Few Prospective Jurors in Rodney King Beating Case Willing to Sit on Jury
Jan. 05, 1993
LOS ANGELES (AP) _ A preliminary survey of 4,482 prospective jurors in the Rodney King beating case turned up only 240 people willing to leave home for two months for a trial, a federal judge disclosed Monday.
Judge John G. Davies said prospective jurors from seven counties who were queried by letter on the question of being sequestered for a trial were not told it was the King beating case. But he acknowledged it would be easy to guess.
''Another 2,000 invitations will go out in the next few days,'' said the judge who is seeking a pool of prospects from which the jury can be chosen.
The federal trial of four police officers accused in the videotaped beating of King is to begin Feb. 2. The officers were acquitted of most charges after an earlier trial in state court.
The decision to keep jurors away from their families at a hotel for the federal trial's duration adds an additional problem to a case likely to encounter a difficult jury selection.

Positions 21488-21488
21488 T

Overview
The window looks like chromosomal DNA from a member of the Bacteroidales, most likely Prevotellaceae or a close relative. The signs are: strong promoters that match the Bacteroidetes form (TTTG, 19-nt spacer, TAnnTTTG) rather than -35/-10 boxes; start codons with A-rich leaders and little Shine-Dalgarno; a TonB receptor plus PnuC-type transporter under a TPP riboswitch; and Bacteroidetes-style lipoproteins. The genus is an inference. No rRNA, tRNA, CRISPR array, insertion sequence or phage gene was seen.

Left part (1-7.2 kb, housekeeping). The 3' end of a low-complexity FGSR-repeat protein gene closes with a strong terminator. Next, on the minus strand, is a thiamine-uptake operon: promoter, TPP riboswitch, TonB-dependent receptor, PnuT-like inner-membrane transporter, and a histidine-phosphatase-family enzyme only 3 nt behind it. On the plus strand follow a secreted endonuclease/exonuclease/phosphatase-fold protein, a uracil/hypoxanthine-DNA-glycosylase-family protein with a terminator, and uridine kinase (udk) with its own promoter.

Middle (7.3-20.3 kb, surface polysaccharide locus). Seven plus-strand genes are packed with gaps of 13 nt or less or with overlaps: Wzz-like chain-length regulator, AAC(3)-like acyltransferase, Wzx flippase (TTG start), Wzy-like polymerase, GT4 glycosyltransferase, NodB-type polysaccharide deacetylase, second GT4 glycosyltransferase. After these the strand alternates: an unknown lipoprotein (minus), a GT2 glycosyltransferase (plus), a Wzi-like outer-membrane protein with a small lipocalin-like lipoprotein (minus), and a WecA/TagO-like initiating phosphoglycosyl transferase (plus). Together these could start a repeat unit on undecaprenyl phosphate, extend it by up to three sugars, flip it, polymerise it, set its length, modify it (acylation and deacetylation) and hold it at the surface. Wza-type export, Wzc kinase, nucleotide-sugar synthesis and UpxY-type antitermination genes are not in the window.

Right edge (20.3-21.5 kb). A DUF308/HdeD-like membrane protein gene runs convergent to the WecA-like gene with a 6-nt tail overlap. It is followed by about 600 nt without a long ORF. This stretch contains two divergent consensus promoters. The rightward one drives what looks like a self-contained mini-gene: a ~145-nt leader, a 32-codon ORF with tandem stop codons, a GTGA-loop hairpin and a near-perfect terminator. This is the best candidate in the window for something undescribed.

Deadly riots followed the jury verdict in the state trial last spring, and lawyers have anticipated reluctance on the part of citizens to accept the responsibility of passing judgment in a new trial that could spark further violence.
In other court action Monday, Davies left undecided a motion to remove one lawyer from the trial for an alleged conflict of interest. Instead, he scheduled a conference on the matter for Jan. 13.
But the judge indicated he is giving strong consideration to Officer Laurence Powell's wish to have his federal defense handled by Michael Stone, the lawyer who represented him at the state trial.
Lawyers for Sgt. Stacey E. Koon and Officer Theodore Briseno say Stone has a conflict of interest because his law partner, Thomas J. Feeley, represents Koon in a related civil case.
They argue that Stone could have access to confidential information that could be used to Koon's detriment.
The fourth defendant, Officer Timothy E. Wind, has not joined in the effort to oust Stone.
''The court must balance Mr. Powell's right to his choice of counsel against Mr. Koon's fear of being undone as a result of the conflict,'' Davies said.
Stone has represented Powell since March 3, 1991, when the four white officers were videotaped beating King, who is black, after King was stopped for speeding.